Courtesy of the Irish Examiner and The Guardian
People are being urged to keep rare plants in their living rooms or gardens to help create volunteer collections that can save pollinator-friendly plants from becoming extinct.
Plant Heritage, a UK-based charity that works to keep rare garden flowers growing even when they are out of fashion, has started a campaign to protect pollinator-friendly plants and is asking for volunteers to set up a collection.
The Irish Garden Plant Society is an affiliated group of Plant Heritage.
Though some collections are large and housed at such esteemed locations as Kew Gardens and RHS Wisley, many are kept in the front porches and back gardens of amateur enthusiasts.
Plant Heritage has been running a “missing genera” campaign since 2016, where it lists plants that are not yet part of a collection and are thus at risk of dying out. This year the plants are all pollinator-friendly.
There are 700 collections in total, found all over Britain, Ireland, and the Channel Islands. These ‘living libraries’ contain an estimated 95,000 garden plants.
This year’s list includes brightly-coloured echinacea; osmanthus, which boasts nectar-rich jasmine-like flowers come spring; and gaura, recently reclassified as Oenothera (G), which is known for attracting bees.
Gill Groombridge, a Plant Heritage business manager, said: “Many of our national plant collections are held in homes or in small conservatories, so you don’t necessarily need lots of space in order to help.”
All that is needed is a passion for plants and an eagerness to learn about the plant group in the chosen collection, she said: “Anyone who wants to be a national plant collector needs to learn how to grow the plants, keep records of the plants, and be able to look after plants for the long-term future. We want someone who is passionate about the plant group so they’ll keep collecting, keep finding information to keep learning about that plant group, and sharing information with others.”
Though the plants are mostly not native, it is still important to protect them, she said, particularly because, as the climate changes, a diversity of plants is needed for different pollinators and to store carbon.
“Some plants go in and out of fashion, putting some at risk, but it’s good to keep the diversity going. We could find that some of these flowers deal well with pests and diseases and provide nectar for pollinators. Some plants may help us for medicinal purposes, and you never know quite what they might be good for.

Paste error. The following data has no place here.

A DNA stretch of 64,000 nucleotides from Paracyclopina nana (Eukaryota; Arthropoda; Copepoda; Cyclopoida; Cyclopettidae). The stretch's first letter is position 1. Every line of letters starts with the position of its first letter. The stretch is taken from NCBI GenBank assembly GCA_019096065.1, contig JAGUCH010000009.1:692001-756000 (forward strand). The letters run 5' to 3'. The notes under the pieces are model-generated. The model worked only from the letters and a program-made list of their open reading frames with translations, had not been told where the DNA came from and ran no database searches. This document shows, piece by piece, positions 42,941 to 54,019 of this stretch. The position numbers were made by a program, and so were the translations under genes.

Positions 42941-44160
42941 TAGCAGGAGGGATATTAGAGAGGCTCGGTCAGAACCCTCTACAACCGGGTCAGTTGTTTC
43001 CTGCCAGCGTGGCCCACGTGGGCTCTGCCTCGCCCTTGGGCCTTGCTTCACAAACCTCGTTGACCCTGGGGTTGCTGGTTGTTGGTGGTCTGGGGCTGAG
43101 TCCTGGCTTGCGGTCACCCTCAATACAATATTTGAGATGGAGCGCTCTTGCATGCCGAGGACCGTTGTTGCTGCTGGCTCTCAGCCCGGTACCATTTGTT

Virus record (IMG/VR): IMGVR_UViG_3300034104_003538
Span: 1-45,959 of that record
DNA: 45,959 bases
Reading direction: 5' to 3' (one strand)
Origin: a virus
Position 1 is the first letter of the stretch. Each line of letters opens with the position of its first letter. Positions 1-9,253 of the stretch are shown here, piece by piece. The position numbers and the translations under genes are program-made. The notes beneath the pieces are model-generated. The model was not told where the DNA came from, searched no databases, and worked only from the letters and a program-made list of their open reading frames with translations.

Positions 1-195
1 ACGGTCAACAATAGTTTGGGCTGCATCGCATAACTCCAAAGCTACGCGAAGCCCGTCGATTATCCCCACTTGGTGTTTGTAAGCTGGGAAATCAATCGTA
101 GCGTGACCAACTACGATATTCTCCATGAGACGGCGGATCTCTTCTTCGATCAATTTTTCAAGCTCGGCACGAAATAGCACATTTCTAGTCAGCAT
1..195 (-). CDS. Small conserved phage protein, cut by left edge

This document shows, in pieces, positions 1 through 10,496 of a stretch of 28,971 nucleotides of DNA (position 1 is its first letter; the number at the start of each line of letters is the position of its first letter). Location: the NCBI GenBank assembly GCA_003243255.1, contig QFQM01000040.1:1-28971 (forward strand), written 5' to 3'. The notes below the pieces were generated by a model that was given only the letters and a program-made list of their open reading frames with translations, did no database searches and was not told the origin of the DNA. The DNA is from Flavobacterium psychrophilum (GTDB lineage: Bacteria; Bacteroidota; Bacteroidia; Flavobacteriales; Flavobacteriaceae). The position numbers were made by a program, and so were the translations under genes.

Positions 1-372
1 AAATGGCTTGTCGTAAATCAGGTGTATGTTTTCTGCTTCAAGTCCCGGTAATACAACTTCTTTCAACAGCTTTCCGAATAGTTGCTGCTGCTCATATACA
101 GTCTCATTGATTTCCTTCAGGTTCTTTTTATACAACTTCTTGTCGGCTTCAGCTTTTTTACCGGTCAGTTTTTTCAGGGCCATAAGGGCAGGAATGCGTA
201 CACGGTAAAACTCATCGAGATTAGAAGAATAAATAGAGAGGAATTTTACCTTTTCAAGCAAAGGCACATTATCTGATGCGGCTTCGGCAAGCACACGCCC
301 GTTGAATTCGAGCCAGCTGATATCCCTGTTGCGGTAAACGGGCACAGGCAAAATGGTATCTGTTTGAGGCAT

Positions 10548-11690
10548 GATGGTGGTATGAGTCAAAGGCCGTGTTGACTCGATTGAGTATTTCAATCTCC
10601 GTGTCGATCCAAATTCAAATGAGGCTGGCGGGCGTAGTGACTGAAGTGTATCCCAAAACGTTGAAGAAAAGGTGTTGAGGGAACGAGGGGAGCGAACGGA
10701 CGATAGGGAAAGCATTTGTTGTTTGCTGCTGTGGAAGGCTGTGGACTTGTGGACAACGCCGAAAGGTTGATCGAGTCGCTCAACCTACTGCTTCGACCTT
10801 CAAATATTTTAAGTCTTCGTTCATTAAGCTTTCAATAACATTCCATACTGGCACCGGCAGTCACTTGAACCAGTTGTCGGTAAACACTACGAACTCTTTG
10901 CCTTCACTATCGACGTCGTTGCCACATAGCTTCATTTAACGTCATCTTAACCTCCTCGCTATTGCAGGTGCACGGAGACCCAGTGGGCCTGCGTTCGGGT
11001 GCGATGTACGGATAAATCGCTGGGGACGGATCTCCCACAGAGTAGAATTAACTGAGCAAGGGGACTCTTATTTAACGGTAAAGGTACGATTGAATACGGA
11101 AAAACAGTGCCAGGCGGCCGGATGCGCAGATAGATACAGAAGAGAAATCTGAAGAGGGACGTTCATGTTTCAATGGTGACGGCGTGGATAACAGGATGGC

“Rather than everyone buying exactly the same plant, having exactly the same plants in their garden, having the variety of plants in your garden is very good for climate resilience, and good for the pollinators, for the local ecosystems in your own gardens.”
: With large yellow flowers in late spring and summer, these North American cacti will survive in a cool glasshouse if kept dry. International plant breeders have created many highly ornamental hybrids and cultivars, too.
: Also known as bellflowers, these distinctive open, bell-shaped flowers can be blue, pink, purple or white. There are about 80 species and 232 cultivars available.
: These dramatic foliage plants can be grown outside in a warm, sheltered spot, or in greenhouses or conservatories. There are 19 cultivars available.
: Known for attracting bees, birds, and other pollinators, these hardy, herbaceous perennials have about 200 cultivars listed on the RHS Plantfinder.
: There are around 45 species and cultivars available across Britain and Ireland which either flower in spring and early summer or in the autumn. Some have edible berries.
: Related to daisies, Erigeron can be annuals, biennials, or perennials. They thrive in sunny spots with some happily growing through the cracks in paving.
: Known for attracting bees, these drought-tolerant, deciduous perennials flower for a long period at the end of summer and into autumn. They are mostly in shades of pink and white.
: A magnet for bees and butterflies, this plant group can be found growing wild in meadows here and is also a cottage garden favourite.
: From creeping, ground-cover plants to stately perennials, this genus can survive in a variety of settings.
: These hardy evergreen shrubs with attractive foliage are easy to grow, and thrive in either sun or shade. There are 17 cultivars and 10 species available in Britain and Ireland.
: These are low-growing evergreen shrubs but are often treated as perennials. The tubular flowers are held on long stems and come in tones of pink, red, and occasionally yellow, and will last from mid-summer into the autumn.
: These wildflowers are also known as campion and catchfly, and other species range from alpines to border perennials. With shades of pink, lilac, white, and red, they bloom from late spring through to early summer.